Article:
The world is less risky now than it was 25 or 50 years ago, Foley says. “
Fatalities in auto accidents are down even though there are so many more
vehicles.” He says organizations such as the Insurance Institute for Highway
Safety have had a “tremendous impact in the safety of vehicles” and adds
that in the future, automobiles will become even safer. He points to an initiative by Volvo to develop new technology to prevent accidents outright.
Foley says the same is true for homes—where the strengthening of building codes
has had a desirable effect on safety. As an example, he points to the coastal town of
Gilchrist, Texas, where Hurricane Ike destroyed every home except for one that was
built under updated codes.
Risk and safety are not mutually exclusive; they exist together. As risks
rise, we respond by increasing our efforts to counter those risks.
We’re entering an era of more frequent and more severe natural catastrophes,
but at the same time new technology is being developed to help people stay
safer. In recent years, new, more effective early-warning systems for tsunamis and tornadoes have
been developed that increase alert times. Similar systems for earthquakes are being researched.
Social-media sites such as Twitter can serve as another real-time emergency-alert system.
There are other examples of increased risk being met with additional response. The past
decade has seen a rise in acts of terrorism, along with a response that included creation
of the Terrorism Risk Insurance Act, which enables specific insurance coverage to protect
against an increased risk and create a measure of certainty.
President | REINSURANCE
ASSOCIATION OF AMERICA
In testimony before the Financial Services and General Government
Appropriations Subcommittee of the Senate Appropriations Committee,
Nutter said data points to a
“clear increase in the number and financial
impact of U.S. and non-U.S. natural catastrophes,” including geophysical, climatological,
hydrological and meteorological events.
Nutter said that much of this increase can
be attributed to changes in weather intensity
and climate-related impacts. However, he
said, “the fundamental driver is the increase
in the number of people living in areas vul-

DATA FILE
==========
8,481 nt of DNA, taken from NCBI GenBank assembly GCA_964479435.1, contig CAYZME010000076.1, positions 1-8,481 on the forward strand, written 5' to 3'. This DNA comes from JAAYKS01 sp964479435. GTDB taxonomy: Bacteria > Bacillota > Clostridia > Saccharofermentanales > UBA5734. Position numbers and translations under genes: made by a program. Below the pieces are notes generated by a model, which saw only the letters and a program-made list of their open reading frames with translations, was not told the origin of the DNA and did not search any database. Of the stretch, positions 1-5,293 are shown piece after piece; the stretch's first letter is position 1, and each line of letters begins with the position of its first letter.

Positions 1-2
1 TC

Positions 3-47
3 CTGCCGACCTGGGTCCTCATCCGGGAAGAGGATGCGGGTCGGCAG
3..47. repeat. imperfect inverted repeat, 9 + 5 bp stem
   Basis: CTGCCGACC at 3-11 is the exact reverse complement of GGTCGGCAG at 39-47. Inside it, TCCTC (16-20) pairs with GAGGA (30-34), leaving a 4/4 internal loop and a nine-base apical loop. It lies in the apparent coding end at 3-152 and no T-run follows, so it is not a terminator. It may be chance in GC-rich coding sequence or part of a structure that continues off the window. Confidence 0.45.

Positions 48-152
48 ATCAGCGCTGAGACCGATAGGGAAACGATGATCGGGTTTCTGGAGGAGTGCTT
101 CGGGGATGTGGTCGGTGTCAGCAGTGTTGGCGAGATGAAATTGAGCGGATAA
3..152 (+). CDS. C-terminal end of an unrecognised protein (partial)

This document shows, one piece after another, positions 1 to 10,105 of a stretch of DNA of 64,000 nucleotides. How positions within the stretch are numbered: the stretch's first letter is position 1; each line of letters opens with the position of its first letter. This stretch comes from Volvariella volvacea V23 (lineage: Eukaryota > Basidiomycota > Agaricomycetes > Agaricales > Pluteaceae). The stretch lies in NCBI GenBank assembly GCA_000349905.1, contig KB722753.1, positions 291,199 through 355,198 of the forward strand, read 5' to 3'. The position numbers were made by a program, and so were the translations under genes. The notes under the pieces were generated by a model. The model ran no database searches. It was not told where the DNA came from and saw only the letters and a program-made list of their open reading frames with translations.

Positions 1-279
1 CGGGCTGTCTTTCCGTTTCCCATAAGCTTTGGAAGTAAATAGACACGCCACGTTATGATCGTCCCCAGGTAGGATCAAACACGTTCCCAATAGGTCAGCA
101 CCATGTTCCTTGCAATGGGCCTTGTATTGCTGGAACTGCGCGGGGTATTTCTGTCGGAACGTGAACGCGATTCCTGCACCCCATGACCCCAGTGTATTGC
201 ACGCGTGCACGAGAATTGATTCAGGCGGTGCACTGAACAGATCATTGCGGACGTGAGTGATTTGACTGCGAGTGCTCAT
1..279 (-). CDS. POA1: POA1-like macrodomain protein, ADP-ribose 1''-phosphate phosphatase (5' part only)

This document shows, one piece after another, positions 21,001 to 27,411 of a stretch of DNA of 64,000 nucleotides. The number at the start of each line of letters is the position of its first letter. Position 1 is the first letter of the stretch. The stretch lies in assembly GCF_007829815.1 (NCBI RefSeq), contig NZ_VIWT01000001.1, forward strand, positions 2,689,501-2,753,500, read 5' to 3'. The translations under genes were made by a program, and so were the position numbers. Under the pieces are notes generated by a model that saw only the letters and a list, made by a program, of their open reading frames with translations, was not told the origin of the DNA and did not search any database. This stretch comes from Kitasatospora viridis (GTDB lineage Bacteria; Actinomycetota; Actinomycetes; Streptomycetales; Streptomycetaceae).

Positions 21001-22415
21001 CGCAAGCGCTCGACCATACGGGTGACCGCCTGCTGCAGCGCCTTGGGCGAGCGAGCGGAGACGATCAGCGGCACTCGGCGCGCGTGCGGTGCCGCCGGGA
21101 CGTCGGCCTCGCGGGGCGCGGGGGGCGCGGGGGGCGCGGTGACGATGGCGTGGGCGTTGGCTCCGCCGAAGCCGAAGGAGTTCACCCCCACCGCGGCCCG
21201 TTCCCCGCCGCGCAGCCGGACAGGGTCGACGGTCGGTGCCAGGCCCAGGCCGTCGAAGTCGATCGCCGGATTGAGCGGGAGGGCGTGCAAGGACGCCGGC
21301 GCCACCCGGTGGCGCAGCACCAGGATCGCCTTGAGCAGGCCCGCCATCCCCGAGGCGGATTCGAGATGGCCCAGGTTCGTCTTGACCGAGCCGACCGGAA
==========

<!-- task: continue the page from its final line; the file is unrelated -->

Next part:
nerable to catastrophic storms, the increase
in property values in these high-risk areas,
and the vulnerability of construction materi-
als and technology.”
Nutter said that the “reality is that our
society has moved increasingly to areas
with the greatest exposure to natural ca-
tastrophes along our coasts and rivers and
invaded the natural landscape in areas sus-
ceptible to wildfire and drought.”
cHief Under Writing officer
ZURICH NORTH AMERICA
The world certainly feels
riskier, with catastrophic events all across the globe
immediately visible through
24-hour media. As underwriters, we take risk, and the key
thing is to look objectively
at the data and understand
whether the actual experience changes our view of the
underlying risk. Often, tragic
though the events are, they
are anticipated in our risk
models and reflect precisely
why insurance is so important
to the world economy. We are
seeing a lot of “blue lobsters,”
though, at the moment—like
black swans, blue lobsters were
thought to be impossible, but
they do actually exist with a
one in two million probability.
national sPokesman | STATE FARM
the mere existence of insurance makes this a safer world from a financial perspective.
But the fact that insurance does protect us from financial ruin may make us more
careless than we would be if we didn’t have the comfort of that financial protection.
the other side of the coin is that insurers are inherently motivated to do all they
can to help create a safer world. through the years state farm has been a champion
in this area, particularly with regard to auto safety. We were a founding member of
the insurance institute for Highway safety, we have always encouraged the use of
seatbelts, and our 50-plus-year relationship with auto manufacturers has matured to
include our vehicle-research facility where our technicians give feedback to manufacturers about safety systems, structural engineering and ease of repair.
cHief researcH officer | RISK MANAGEMENT SOLUTIONS
one can point to countries and situations where risk is increasing, alongside other developed countries where risk continues a slow decrease. the broad trends in many areas over
the past 100 years have been to reduce risk of loss of life—by introducing building codes
for earthquakes, better forecasting, and evacuation plans for hurricanes and floods. However, there has not been an equivalent focus on reducing monetary loss in catastrophes,
and for many reasons, including situations where insurance serves to cross-subsidize
those who choose to live in higher-risk locations, property losses continue to rise. longer
term, climate change, through more intensive downpours of rain, through raised sea levels
and more extreme hurricanes, is also likely to increase the hazards that drive the risks.